How grandparents can bring festive cheer to divorce gloom
For grandparents facing their first Christmas with newly divorced sons or daughters, their relationships with their own grown up children and their grandchildren will become even more important.
When parents divorce, children find themselves living in an environment which can sometimes be strained and the home of the grandparents becomes a safe haven, somewhere that offers consistency and a place where they can open up about their feelings.
The fun aspects of grand parenting will obviously still remain such as treating the children to ice-creams and letting them stay up late to watch their favourite Disney film, but being a grandparent after a divorce will initially be a little more complicated. Take a little time to think about the visits and plan the day to help distract grandchildren from their parents’ problems.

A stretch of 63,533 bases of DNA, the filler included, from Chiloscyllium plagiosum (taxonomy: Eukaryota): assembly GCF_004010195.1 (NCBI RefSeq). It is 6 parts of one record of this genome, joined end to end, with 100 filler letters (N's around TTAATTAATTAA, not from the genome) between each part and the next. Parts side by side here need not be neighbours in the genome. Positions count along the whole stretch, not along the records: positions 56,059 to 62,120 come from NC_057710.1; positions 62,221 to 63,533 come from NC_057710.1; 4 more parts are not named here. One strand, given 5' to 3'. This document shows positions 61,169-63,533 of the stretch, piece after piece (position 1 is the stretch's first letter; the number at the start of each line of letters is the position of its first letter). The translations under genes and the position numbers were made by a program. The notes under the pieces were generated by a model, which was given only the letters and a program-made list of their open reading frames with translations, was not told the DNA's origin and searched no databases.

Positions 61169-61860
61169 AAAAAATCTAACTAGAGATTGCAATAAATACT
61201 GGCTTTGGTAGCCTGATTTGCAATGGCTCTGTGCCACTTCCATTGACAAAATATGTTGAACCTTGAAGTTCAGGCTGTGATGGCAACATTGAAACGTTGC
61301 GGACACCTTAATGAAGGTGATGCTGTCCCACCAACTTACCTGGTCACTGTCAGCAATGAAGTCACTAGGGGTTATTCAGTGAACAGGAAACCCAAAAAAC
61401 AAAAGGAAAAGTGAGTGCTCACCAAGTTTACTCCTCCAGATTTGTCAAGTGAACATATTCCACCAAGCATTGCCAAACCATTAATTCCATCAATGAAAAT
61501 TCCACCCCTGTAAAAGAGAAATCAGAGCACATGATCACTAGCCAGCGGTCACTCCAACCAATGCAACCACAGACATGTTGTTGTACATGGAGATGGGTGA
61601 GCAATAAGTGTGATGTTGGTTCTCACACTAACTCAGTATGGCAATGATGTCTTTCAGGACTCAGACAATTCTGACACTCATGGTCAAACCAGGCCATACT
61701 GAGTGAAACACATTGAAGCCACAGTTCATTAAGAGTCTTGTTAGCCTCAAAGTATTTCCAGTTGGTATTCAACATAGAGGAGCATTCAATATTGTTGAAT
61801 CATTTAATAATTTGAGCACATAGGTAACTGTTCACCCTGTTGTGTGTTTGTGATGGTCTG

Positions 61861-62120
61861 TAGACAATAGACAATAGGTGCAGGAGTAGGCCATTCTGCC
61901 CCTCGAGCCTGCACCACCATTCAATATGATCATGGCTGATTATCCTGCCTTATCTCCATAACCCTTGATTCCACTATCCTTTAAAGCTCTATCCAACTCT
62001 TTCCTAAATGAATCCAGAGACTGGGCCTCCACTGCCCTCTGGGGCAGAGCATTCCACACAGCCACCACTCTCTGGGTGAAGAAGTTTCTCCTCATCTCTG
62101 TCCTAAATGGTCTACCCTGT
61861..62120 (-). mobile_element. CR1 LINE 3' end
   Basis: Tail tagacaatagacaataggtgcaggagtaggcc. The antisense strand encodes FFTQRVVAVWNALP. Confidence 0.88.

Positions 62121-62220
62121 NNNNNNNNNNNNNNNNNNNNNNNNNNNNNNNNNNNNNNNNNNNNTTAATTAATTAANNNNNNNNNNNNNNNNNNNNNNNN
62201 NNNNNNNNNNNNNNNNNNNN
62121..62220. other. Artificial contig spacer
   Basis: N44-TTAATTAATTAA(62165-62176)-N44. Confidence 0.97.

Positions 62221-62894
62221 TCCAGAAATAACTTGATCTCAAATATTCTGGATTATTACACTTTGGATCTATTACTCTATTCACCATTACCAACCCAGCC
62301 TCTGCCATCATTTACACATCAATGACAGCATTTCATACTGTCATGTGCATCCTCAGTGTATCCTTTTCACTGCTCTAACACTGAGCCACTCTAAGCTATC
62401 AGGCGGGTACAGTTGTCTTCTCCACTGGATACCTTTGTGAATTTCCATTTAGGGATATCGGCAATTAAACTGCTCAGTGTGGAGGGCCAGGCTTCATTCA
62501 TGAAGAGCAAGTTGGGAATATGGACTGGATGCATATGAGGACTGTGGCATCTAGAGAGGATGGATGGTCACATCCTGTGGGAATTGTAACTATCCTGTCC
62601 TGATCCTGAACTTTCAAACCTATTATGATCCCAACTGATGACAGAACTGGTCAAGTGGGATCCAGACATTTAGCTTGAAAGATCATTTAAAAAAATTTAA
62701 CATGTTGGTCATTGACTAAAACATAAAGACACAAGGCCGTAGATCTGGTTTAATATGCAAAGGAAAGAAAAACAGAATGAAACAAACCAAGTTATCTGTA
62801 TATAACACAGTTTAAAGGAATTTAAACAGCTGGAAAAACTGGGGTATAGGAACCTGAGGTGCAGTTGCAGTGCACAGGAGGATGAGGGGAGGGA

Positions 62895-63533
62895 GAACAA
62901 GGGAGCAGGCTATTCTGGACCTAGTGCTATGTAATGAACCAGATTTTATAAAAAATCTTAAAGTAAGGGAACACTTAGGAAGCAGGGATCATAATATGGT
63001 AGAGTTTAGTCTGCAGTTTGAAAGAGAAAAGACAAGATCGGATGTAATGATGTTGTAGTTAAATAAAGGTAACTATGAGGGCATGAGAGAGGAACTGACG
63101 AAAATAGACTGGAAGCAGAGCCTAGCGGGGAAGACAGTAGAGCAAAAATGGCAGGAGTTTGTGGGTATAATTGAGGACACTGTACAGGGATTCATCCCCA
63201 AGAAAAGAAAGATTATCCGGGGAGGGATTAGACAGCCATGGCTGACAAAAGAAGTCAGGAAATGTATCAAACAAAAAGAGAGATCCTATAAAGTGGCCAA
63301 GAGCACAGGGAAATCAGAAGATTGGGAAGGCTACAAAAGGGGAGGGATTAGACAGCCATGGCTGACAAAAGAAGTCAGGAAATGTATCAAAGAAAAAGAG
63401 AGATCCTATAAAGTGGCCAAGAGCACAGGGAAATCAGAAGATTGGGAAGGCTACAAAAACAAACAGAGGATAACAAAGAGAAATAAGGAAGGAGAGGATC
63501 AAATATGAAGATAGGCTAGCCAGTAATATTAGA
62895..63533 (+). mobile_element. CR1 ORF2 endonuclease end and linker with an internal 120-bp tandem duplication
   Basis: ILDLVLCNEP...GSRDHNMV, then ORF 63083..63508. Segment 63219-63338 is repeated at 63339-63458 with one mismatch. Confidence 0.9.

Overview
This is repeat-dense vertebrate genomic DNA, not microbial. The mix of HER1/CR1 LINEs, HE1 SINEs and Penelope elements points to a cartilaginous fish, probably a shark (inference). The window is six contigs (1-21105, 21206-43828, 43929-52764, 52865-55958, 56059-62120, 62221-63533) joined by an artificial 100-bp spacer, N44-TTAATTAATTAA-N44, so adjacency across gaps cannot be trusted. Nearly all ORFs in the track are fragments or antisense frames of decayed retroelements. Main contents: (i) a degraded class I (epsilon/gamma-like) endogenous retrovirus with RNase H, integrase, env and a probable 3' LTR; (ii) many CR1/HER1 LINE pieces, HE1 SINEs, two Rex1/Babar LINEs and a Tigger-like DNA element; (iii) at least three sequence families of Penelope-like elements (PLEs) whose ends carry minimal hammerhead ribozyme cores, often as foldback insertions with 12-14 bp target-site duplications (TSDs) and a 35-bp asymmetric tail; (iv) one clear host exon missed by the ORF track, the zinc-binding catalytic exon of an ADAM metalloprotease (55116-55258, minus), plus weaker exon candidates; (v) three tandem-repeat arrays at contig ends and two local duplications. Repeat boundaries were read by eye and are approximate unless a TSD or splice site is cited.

If you are finding yourself in this position this Christmas, here are some tips that might help:
- Stay connected with your child and their former partner. It is understandable that you will be feeling disappointed and let down but distancing yourself from them at this family-focussed time of the year will cause problems further down the line.
- Grandparents can play a key role in helping their grandchildren through a divorce. Try to focus on your relationship with them rather than the disintegrating relationship of their parents. Children need reassurance that the divorce is not their fault so the empathy and warmth from their grandparents will be critical.
- If the parents can’t agree about who will have the children at Christmas, you could offer to host it yourselves, making it more of a neutral environment for the family. However, if emotions are running high, then it may be better to have separate celebrations initially. Think about whether the children would prefer to see everyone together or whether two celebrations are more appealing for them.
- Consider the other grandparents and be diplomatic with them. You may disagree with how their child has behaved, but in the interests of maintaining stability for the grandchildren going forward, it will be helpful to maintain a relationship with them. Think about whether you will celebrate with them at Christmas; it might be beneficial to invite them round for a festive drink.
- Make time for your grandchildren if they want to talk about the difficulties but above all avoid criticism of their parents.